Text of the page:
Rethinking the Archaeology of Capitalism: New Collection in Historical Archaeology
We are happy to announce the next issue of Historical Archaeology will be arriving…
Submitted by Mary L. Maniery
PAR Environmental Services, Inc., President
SHA Co-Publications Associate
In March 2018, the SHA began a blog for the Society webpage to highlight our collaboration with various presses, including volumes published in collaboration with the University of Nebraska Press, Omaha. The co-publication program expands our membership’s publication opportunities. University of Florida Press is offering SHA members this publication for $35.00 (normally $79.95), an offer valid through January of 2022. Be sure to use discount code EVREL when ordering!
If you are interested in contributing to a joint UPF-SHA published volume, please contact SHA’s Co-Publications Editor, Benjamin Ford (email@example.com)
ABOUT THE BOOK
Everyday Religion: An Archaeology of Protestant Belief and Practice in the Nineteenth Century (2015)
Number of pages: 256; figures
University of Florida Press Co-sponsored Publications
This book questions how religion was lived in nineteenth-century America through a study that weaves together a range of sources, both archaeological and textual. The focus is evangelical Protestantism, which witnessed a renewed popularity in the Second Great Awakening that brought hundreds of thousands to revivals in communities across America and contributed to the blossoming of numerous reform movements. Once converted, evangelicals aspired to live a life of Christian perfection, which included ideas about what believes should consume and surround themselves with inside the home. While written records are rich with descriptions of these new ideas, scholars know less about the ways believers actually lived them. The case study described in this volume contributes to the research domain by exploring how religion was lived at various sites excavated in Smithfield, New York, which earned a reputation as a reform utopia under the leadership of activist Gerrit Smith. An analysis of texts, artifacts, and landscapes suggests that living one’s faith and encouraging others to do the same in antebellum America was a process defined by struggle as believers and nonbelievers negotiated their beliefs and webs of social relationships at the household and community levels. This dialectical study raises questions about why the struggles have been forgotten by many in the present. Further, it contributes to a prolonged conversation that historical archaeologists have been having about how they do their work – including how they approach the written and material record as well as how they conceptualize religion, reform, consumption, and cultural identify.
MM: What are some of your motivations for writing/spearheading this book?
HKA: I wanted to offer religion, and particularly religion inside the home, as an entry point for exploring the lived experience of 19th-century Americans. Until recently, other dimensions of cultural identity have taken center stage in archaeology, and when religion has attracted attention, objects and spaces typically identified as sacred (such as places of worship, cemeteries, and objects bearing religious iconography) have tended to be the stars of the show. In contrast, Everyday Religion places the spotlight on the home and demonstrates how objects that are ubiquitous on historic-period domestic sites—ceramic tableware and teaware, glass bottles, smoking pipes, and food remains—can reveal details about the spiritual lives of past peoples and specifically the influence that evangelical Protestantism had on the material worlds of 19th-century Christians.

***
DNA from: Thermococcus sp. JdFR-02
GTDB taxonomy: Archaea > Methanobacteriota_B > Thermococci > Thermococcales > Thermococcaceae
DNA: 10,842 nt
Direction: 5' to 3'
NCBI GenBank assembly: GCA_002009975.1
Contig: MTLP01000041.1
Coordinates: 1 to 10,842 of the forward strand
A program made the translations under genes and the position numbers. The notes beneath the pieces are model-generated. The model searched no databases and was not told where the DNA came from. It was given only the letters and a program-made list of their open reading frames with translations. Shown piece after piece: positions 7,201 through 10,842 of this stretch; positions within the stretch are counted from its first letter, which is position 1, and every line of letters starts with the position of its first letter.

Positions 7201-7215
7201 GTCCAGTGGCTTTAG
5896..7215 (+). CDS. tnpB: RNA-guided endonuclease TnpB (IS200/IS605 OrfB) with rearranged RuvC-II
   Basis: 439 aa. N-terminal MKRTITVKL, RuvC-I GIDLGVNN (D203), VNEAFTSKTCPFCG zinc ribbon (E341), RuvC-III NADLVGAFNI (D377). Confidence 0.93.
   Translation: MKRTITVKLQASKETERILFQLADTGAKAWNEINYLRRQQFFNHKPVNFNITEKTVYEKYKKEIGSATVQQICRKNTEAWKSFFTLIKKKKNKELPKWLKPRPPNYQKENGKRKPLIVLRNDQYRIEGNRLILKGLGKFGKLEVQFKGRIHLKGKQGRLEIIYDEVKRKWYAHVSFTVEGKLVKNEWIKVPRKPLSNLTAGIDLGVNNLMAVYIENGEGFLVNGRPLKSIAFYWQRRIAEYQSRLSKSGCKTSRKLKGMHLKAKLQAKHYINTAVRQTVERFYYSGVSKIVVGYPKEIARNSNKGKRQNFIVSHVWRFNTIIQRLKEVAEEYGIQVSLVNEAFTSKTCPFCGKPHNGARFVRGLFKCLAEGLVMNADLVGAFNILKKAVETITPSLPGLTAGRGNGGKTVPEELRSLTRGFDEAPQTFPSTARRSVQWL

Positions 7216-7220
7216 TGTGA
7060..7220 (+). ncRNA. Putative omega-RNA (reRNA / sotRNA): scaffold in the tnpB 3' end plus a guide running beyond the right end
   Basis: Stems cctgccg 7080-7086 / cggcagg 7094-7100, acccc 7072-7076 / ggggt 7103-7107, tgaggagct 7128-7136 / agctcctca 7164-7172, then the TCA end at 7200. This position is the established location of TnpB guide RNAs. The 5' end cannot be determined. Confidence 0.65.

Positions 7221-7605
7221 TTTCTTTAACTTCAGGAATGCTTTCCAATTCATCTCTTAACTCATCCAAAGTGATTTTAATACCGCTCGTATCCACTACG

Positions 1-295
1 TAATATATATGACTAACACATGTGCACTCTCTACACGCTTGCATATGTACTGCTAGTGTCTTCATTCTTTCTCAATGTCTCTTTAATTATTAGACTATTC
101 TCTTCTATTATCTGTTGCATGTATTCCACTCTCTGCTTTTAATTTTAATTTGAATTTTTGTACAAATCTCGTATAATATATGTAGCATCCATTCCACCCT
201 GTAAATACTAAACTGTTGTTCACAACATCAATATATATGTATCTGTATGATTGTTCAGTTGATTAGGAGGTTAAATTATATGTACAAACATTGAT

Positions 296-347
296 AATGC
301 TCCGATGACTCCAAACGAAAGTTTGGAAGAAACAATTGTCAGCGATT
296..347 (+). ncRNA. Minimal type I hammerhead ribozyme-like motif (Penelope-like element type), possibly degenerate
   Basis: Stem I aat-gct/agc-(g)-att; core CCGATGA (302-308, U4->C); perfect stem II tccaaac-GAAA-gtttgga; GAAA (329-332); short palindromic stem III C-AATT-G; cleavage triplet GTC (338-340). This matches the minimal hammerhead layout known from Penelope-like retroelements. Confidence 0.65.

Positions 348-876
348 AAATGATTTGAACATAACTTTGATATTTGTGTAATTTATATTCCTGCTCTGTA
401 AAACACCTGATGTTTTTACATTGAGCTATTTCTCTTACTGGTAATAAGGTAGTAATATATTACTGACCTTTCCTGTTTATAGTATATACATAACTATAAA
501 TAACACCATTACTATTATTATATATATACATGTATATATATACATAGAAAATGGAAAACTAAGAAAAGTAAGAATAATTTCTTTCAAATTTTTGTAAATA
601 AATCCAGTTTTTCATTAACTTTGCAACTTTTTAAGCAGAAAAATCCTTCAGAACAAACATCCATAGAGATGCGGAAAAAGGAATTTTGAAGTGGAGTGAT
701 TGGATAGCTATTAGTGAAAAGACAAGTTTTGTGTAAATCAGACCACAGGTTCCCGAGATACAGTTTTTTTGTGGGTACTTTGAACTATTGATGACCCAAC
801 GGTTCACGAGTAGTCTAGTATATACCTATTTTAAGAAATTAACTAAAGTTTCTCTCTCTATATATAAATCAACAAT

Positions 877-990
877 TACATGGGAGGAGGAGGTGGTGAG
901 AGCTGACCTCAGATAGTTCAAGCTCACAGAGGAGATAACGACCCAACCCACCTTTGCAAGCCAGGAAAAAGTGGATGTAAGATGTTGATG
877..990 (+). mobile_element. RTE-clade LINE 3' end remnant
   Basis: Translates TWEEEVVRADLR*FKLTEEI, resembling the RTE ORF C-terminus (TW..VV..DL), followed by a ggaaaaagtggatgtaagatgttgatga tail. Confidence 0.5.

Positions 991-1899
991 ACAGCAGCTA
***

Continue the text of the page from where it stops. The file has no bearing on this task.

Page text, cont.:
MM: Who would you like to read this book? Who is your audience?
HKA: My goal is to reach audiences both inside and outside of our discipline. Though the work is especially relevant to historical archaeologists in light of its nineteenth-century focus and because it amounts to an exploration of how best to approach material culture and texts, I hope Everyday Religion appeals to archaeologists, historians, material culture studies scholars, cultural anthropologists, and others with broad interests in religion, consumption, power, households, and cultural identity. And because I critically examine the public memory relating to antebellum religion and reform, Everyday Religion also would be of interest to museum curators, historic preservationists, and others focused on researching and presenting the history of these social movements to the public. This includes the growing number of researchers interested in the Underground Railroad, since the case study at the core of Everyday Religion is the central New York home of religious reformer Gerrit Smith, which was a well-known refuge for African American freedom seekers.
MM: Now that you have published this book, what kinds of things are you dreaming up next? What is in the works?
HKA: Since writing Everyday Religion, I have immersed myself in the history of New York’s Adirondack mountains, a region that has received scant attention from archaeologists despite the richness of its heritage. My goal is to use the archaeology of the Adirondacks to explore America’s evolving relationship with wilderness through the stories of a range of Adirondackers, who have struggled to live and to thrive in an environment that can be both breathtakingly beautiful and cruelly unforgiving. My recent fieldwork has explored sites that are associated with abolitionists, farmers, loggers, hunters, and tourists, and that date to before and after 1894, when New York State declared that the millions of acres of Adirondack Park land must be kept “forever wild.”